The Glass Menagerie by Tennessee Williams

Mainstage Production directed by Ann Marie Pereth & Joseph Kucan

February 16, 2018 – March 11, 2018
The Usual Place | 100 S. Maryland Pkwy., Las Vegas, NV 89101

APF takes a new look at Tennessee Williams’ American classic, re-introducing modern audiences to the Wingfields – Tom, Laura, and their domineering mother Amanda, a wilting southern flower languishing in a St. Louis apartment with the children she cannot, will not understand. The Glass Menagerie is a poetic, searing look into the effects of memory on our understanding of ourselves, our families, and our shared past.

Directors’ Note (from the program)

Let’s talk about memory.

A recent study from Northwestern Medicine published in the Journal of Neuroscience suggests that the seemingly simple act of recalling a memory actually makes that memory a little less accurate. In fact, the study suggests, each time we remember a thing, we’re actually recalling the memory of the last time we remembered it along with any inaccuracies we’ve introduced in the process. Imagine pulling a book down from a shelf, but before replacing it you change a word or two, re-edit a chapter or alter some of the spelling. The next time you peruse that book, you accept all your previous changes as canon and then make even more small changes before returning it to its place in the library. Do that a few dozen (or a few hundred!) times, and the original book may bear little resemblance to the modified version now sitting on the shelf. Memory, it seems, is therefore always distorted, sometimes even to the point of being completely false.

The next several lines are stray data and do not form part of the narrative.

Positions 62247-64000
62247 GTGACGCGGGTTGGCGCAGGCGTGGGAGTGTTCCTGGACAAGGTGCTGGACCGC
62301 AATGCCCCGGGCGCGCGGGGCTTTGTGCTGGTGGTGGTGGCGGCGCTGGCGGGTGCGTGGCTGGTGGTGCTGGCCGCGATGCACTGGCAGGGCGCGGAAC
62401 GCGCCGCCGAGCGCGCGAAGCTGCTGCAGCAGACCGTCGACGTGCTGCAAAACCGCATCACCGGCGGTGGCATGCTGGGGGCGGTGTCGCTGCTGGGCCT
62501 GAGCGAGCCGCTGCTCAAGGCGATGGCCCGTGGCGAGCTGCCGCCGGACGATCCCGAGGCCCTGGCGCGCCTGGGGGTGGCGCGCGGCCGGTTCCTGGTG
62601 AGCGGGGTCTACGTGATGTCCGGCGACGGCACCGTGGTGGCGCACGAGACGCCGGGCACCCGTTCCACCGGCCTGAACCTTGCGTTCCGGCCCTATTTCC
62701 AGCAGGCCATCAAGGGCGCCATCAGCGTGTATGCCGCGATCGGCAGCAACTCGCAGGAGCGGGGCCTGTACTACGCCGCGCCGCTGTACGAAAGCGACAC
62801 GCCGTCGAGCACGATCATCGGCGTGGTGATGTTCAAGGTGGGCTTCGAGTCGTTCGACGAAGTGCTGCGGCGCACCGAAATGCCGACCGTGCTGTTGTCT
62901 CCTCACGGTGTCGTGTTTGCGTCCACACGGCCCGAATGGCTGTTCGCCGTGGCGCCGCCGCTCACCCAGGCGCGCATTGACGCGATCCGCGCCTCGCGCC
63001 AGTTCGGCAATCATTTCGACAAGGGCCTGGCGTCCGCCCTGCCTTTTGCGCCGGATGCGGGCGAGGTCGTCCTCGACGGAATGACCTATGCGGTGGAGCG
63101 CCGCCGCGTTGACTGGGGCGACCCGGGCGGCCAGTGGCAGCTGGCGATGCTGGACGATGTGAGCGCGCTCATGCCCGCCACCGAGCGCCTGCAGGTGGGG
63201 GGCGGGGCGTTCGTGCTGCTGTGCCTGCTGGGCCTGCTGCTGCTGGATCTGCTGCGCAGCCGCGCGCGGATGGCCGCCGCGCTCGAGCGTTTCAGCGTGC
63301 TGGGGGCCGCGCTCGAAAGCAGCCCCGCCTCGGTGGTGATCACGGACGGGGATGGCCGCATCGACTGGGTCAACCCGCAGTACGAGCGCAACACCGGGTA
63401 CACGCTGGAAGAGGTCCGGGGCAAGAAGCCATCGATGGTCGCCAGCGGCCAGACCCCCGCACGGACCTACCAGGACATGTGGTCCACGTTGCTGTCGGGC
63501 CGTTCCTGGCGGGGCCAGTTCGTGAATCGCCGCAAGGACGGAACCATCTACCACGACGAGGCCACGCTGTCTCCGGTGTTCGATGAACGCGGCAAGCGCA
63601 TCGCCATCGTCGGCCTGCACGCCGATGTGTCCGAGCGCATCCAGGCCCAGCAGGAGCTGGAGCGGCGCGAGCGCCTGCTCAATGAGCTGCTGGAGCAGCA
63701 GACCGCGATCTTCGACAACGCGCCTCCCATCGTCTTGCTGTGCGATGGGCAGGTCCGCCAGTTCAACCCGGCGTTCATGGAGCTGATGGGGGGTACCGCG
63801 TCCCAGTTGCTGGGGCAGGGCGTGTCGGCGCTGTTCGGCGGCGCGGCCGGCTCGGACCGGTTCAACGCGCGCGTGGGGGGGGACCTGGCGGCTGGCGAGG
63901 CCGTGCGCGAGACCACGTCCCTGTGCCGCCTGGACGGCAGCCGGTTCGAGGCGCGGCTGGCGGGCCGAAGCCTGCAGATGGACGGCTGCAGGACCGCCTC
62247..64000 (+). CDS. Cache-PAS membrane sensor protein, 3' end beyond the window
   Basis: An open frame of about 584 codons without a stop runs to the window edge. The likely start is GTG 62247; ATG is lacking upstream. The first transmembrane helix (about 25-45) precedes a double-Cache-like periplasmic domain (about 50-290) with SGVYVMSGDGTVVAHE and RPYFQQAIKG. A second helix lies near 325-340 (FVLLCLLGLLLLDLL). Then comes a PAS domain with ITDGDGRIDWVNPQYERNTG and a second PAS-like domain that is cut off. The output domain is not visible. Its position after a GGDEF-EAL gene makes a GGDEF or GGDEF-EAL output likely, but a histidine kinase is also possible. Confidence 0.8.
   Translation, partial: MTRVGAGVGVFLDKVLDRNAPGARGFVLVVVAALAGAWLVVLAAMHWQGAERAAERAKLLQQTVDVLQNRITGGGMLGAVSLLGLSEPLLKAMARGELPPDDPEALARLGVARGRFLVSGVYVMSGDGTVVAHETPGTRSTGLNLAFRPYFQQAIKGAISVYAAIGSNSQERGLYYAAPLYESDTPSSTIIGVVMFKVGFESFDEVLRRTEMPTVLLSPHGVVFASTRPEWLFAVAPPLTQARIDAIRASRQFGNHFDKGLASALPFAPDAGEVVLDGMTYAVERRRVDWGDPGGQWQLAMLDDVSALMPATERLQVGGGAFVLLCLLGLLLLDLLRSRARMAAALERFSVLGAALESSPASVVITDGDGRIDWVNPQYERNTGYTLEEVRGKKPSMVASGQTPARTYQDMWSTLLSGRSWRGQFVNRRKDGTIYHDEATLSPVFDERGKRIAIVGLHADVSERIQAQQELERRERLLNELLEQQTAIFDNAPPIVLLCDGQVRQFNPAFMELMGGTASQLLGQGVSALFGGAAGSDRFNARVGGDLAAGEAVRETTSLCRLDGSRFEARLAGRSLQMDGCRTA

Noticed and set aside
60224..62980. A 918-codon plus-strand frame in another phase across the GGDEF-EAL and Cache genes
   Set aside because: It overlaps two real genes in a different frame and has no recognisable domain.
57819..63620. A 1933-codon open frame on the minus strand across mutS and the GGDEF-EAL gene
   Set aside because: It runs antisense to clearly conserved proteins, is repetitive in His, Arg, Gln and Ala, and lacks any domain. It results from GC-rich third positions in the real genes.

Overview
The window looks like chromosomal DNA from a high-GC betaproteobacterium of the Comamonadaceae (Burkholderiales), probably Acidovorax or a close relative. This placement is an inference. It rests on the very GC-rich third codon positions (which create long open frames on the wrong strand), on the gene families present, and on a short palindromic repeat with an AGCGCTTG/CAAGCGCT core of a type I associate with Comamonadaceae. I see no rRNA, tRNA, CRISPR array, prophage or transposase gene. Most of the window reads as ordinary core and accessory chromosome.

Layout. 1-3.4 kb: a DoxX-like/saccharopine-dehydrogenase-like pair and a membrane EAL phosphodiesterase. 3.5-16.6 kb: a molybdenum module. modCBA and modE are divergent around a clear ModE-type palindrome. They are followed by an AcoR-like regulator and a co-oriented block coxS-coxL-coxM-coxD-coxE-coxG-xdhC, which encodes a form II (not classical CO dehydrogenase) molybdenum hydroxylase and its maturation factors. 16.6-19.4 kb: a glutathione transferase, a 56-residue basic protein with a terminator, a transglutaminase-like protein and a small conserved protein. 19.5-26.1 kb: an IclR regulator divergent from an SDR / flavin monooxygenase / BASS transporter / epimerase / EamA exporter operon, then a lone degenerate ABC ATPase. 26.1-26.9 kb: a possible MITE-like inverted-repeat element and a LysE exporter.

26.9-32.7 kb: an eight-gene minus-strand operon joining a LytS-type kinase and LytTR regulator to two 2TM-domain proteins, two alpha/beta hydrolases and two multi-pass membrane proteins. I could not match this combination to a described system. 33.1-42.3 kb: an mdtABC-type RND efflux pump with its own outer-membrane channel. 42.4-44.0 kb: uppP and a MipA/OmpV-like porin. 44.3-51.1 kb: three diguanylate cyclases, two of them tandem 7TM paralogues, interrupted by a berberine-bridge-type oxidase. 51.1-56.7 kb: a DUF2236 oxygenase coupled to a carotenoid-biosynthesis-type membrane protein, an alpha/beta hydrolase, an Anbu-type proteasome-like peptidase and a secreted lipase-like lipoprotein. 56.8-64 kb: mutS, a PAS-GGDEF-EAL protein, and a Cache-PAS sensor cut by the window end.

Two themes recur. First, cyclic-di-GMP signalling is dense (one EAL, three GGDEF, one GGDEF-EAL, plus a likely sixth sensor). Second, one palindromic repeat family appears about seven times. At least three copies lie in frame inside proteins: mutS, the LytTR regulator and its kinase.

The Glass Menagerie is a memory play. That is to say, the story is given life by the reminiscences of its narrator, Tom Wingfield, the restless son of a faded southern belle forced through circumstance to live a tenuous, meager existence in a small St. Louis apartment, far from the splendor of their past lives on a sprawling plantation. Tom is a regretful chronicler, obsessed with the past, his mother’s failings and the delicate, broken sister he eventually leaves behind.

But Tom may know what the Northwestern Medicine study only recently discovered. Because after all, the past only exists in the thoughts of those who are thinking about it in the present. It sits in that pocket of our minds where all the edits and interpretations put upon it can either ease our recollections or churn our more anxious spirits. It exists exclusively in our malleable, oh-so-easily altered memory. In that sense, for Tom, for us, it’s never too late to actually do something about the past.

JK and AMP, February 2018